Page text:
Posted by Steps to Recovery on March 8, 2013

There is a serious problem with painkiller addiction in the United States and around the world, and the addiction and death statistics are increasing at an alarming rate. The problem with prescription painkillers (usually opiates) is that if you take them consistently over a long enough period of time (sometimes for as little as several days), you will develop a physical dependency to those pills — and there’s no amount of education that can stop that inevitable neurochemical process from occurring.

In the past 20 years, the rate of painkiller addiction has risen steadily, just as the rates of prescriptions have risen steadily. According to The National Institute of Drug Abuse, between 1991 and 2010 prescriptions for opioid pain relievers have risen from 75.5 million to 209.5 million. At a panel discussion of national addiction experts at the Betty Ford Center last April, Congresswoman Mary Bono Mack said, “The fastest-growing drug problem in America is the abuse of prescription drugs, especially painkillers, stimulants and depressants. It is estimated that nearly 30,000 Americans will die from prescription drug abuse and overdoses this year.”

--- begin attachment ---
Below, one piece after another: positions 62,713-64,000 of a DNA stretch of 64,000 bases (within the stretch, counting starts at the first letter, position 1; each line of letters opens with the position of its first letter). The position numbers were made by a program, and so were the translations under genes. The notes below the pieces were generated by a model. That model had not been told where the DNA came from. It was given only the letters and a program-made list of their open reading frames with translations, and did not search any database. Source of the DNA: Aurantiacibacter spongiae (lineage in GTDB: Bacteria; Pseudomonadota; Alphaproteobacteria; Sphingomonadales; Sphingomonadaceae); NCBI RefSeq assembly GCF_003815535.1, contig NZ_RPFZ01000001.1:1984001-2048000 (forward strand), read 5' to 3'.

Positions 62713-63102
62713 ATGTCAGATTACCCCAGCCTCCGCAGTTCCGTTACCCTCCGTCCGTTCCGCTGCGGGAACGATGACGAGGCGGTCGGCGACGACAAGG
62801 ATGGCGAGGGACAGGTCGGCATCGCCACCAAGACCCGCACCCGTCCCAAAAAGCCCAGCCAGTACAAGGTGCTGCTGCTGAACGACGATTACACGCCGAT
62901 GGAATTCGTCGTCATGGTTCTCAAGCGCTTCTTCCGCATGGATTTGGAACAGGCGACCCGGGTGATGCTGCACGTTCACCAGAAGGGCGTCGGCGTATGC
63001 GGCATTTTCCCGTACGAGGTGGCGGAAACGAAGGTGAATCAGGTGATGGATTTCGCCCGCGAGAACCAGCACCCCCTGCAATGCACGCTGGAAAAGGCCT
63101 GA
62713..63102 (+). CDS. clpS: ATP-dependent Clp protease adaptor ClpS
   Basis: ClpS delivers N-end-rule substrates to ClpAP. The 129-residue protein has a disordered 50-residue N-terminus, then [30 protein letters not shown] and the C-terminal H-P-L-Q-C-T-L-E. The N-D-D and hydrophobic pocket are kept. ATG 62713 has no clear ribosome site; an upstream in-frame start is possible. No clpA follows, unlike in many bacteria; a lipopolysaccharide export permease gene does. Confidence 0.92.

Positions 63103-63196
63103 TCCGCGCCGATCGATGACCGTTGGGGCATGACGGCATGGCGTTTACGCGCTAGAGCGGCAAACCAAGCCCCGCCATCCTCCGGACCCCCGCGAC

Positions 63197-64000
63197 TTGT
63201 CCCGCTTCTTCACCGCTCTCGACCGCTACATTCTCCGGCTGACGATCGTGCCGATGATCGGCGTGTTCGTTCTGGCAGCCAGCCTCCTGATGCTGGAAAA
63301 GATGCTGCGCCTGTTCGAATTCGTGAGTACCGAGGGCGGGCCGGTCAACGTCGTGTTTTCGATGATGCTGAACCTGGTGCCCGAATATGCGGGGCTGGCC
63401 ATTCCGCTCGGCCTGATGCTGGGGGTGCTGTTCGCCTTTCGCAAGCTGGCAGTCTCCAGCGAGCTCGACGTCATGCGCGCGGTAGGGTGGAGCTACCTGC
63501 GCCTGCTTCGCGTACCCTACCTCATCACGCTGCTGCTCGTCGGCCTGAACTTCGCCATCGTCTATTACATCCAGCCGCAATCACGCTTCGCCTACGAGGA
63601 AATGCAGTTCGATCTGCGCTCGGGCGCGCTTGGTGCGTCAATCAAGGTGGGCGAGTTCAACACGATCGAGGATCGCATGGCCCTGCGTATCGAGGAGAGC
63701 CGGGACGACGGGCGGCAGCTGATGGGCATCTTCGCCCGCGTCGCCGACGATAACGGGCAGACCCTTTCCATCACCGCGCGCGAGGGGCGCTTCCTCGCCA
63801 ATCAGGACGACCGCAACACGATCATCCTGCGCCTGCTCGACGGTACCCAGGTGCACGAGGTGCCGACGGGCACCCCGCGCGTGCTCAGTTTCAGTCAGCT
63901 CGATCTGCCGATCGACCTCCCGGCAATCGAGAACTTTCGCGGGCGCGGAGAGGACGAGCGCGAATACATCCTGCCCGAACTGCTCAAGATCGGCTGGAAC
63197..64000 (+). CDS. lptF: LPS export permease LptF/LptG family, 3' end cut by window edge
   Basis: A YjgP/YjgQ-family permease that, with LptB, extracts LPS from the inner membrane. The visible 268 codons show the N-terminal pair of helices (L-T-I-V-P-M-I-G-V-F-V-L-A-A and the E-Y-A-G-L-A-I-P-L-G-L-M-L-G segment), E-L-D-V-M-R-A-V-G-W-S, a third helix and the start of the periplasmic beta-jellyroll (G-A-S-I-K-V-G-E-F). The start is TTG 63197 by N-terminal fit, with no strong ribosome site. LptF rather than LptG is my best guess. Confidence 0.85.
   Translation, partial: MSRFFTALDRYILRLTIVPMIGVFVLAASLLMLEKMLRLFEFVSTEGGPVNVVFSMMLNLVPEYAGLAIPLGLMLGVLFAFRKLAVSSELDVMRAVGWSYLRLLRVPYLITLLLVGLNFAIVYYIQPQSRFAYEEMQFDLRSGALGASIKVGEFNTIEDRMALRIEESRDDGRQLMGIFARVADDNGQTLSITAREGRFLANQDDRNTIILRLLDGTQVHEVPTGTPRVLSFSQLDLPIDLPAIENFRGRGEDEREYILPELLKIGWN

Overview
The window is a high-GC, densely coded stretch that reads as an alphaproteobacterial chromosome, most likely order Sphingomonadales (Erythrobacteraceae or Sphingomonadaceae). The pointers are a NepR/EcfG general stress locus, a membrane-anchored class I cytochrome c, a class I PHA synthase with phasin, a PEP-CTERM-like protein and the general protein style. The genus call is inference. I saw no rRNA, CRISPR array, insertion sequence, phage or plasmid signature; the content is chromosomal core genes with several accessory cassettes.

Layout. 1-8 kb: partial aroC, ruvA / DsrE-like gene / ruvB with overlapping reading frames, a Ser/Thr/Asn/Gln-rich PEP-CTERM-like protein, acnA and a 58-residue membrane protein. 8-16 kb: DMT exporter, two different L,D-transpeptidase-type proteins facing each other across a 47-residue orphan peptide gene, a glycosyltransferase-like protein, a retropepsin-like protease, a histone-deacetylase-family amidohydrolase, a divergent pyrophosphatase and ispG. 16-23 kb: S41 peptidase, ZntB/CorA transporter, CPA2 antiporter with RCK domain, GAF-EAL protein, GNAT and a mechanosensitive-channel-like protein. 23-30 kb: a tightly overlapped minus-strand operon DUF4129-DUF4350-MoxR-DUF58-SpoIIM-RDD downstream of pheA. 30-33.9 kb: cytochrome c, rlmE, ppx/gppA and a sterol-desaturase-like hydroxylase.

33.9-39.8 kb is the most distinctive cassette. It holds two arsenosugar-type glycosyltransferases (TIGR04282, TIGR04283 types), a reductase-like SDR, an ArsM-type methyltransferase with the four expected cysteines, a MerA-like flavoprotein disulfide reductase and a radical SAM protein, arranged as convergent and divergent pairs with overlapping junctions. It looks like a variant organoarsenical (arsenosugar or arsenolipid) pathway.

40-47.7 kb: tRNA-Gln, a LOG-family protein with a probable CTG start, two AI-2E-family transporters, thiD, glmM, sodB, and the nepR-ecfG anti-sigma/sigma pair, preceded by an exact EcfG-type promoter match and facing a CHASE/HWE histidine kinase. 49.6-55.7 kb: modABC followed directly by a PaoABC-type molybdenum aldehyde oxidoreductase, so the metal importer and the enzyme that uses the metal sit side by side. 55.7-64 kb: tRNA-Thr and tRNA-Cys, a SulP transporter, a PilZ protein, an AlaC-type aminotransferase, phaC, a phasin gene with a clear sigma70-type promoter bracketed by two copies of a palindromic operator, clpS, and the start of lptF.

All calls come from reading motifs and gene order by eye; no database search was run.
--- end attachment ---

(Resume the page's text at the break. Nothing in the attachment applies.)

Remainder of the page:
One of the big contributors to the quickly increasing problem of painkiller addiction is that they are legal when prescribed. But just because a drug can be legally prescribed does not make it safe. Some people end up with painkiller addiction because they are prescribed these pills for a long period of time and it might not even be noticed for a while, while others become addicted because they realize that they like the feeling these prescription pain pills give them and they want to continue feeling that way.

So, since painkiller addiction has become such an epidemic and is on the rise even still, how can you tell if your loved one is suffering from painkiller addiction? Here are eight signs that something may be going on.

1 – Change in sleep habits
2 – Change in energy level
3 – Change in personal hygiene
4 – Change in mood/ personality
5 – Sudden change in work habits or changes at his job
6 – Change of friends
7 – Loss of appetite
8 – Constricted pupils

Painkiller addiction is a serious problem, but there is help available. Contact Steps to Recovery to find out how to get help for your loved one if you suspect they may be suffering from painkiller addiction. We are here to help, with our Heroin Addiction Rehab Program.